The evening featured dance performances, a dad’s Celtic band, international stories read by the school librarian between performances, and simple passports for students to have stamped at the tables. Teachers got involved by having their classes work on curricular projects related to heritage, which were displayed around the school.
Part of the reason the festival was so successful was that it was new. But it also was inclusive, connecting families and teachers through the curriculum, international cultures, the arts, and the community. “The outcome was people felt very welcome,” Thoren says. “We sent a personal invitation to every teacher to cordially invite them, and many showed up.”
The food contributions were a huge hit, broadening the definition of acceptable treats. “We had many parents who had never baked for a bake sale, and this event allowed them to bring in something meaningful to their family,” Thoren says.
Connect Families From Different Groups
Bringing together different groups for a common project can also help build a sense of community. Barb Owens, president of the Shuksan Middle School PTA in Bellingham, Wash., recommends looking beyond the usual fundraiser or family event to something new that will bring in families who might not otherwise participate.
At Shuksan Middle School, which has many Spanish-speaking families, that event has been a tamale fundraiser. The event was spearheaded two years ago by the new principal, Jay Jordan, and the PTA to raise money and to be more inclusive of Latino culture.
This year, families and staff will come together one Saturday in April to make hundreds of tamales in the school kitchen to freeze and sell to families, staff, and community members who preordered them. The PTA pays for a district kitchen staff member to oversee production according to health department codes. Parents loan their tamale steamers, and everyone works together with the assistance of on-site staff interpreters. Jordan has been pleased with the event’s success in bringing families together. “It’s a unique event that’s more important than the money it’s raising,” he says.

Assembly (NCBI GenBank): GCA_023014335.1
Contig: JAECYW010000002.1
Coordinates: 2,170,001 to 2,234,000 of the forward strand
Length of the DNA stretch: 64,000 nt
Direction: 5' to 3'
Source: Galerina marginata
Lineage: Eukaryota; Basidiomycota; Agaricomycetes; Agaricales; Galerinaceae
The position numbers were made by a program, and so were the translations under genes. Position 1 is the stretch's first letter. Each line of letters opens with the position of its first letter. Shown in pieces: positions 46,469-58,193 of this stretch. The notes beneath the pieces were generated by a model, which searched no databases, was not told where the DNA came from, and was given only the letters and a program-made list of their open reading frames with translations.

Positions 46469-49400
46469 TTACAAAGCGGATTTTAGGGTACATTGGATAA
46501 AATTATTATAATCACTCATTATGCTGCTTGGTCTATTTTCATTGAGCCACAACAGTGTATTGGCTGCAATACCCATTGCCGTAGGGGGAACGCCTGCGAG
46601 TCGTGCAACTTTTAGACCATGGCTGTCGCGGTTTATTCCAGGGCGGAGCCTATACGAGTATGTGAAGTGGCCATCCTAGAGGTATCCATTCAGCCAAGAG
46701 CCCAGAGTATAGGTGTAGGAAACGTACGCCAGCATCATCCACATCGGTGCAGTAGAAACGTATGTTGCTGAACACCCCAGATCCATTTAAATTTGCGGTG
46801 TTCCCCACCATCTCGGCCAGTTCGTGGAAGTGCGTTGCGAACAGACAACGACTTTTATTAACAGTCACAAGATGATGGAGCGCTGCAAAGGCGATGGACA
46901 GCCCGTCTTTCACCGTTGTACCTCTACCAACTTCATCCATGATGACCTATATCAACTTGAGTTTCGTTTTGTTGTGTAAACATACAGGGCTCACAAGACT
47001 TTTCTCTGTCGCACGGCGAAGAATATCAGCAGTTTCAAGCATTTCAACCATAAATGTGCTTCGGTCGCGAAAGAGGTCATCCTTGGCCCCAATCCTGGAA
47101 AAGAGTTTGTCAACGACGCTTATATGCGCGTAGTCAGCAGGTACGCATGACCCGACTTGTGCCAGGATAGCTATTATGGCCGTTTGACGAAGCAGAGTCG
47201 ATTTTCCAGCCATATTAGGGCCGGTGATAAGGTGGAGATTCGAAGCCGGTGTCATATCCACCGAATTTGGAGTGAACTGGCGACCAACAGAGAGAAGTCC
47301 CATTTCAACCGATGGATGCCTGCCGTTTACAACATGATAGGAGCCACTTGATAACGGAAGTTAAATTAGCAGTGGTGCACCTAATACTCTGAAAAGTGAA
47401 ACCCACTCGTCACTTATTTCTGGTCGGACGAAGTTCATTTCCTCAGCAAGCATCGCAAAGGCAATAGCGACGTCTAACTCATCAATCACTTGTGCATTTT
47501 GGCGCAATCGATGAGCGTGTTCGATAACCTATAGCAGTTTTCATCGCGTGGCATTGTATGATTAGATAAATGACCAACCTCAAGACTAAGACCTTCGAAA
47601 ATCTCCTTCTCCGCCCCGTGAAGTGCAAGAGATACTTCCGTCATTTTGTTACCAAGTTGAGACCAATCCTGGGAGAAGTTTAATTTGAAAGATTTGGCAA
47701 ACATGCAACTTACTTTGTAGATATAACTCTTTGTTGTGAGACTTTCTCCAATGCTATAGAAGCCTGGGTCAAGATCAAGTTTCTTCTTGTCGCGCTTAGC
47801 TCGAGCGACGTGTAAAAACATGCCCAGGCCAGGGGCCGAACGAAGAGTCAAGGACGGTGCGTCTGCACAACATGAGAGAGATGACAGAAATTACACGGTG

Increase Community Partnerships
When a school is new and is looking to build a sense of community, partnerships are invaluable. Berewick Elementary in Charlotte, N.C., opened in 2008 and wanted to promote parent group membership, volunteer participation, and community partnerships. Three years ago, the PTO obtained a Lowe’s Toolbox for Education grant to fund a community garden and outdoor classroom. With the help of Lowe’s staff, college students, and families, the school built six raised beds, one per grade, which the kids maintain during the school year.
Meeting once a month on Saturdays, students and parents plant or tend vegetables to donate a percentage to Friendship Trays, Charlotte’s meals on wheels program, as well as the food bank. Because a high percentage of Berewick’s students qualify for free or reduced-price lunch, some kids benefit directly from food bank donations. Everyone benefits from giving back, as well as from the school’s new partnerships and the inclusive culture around growing vegetables.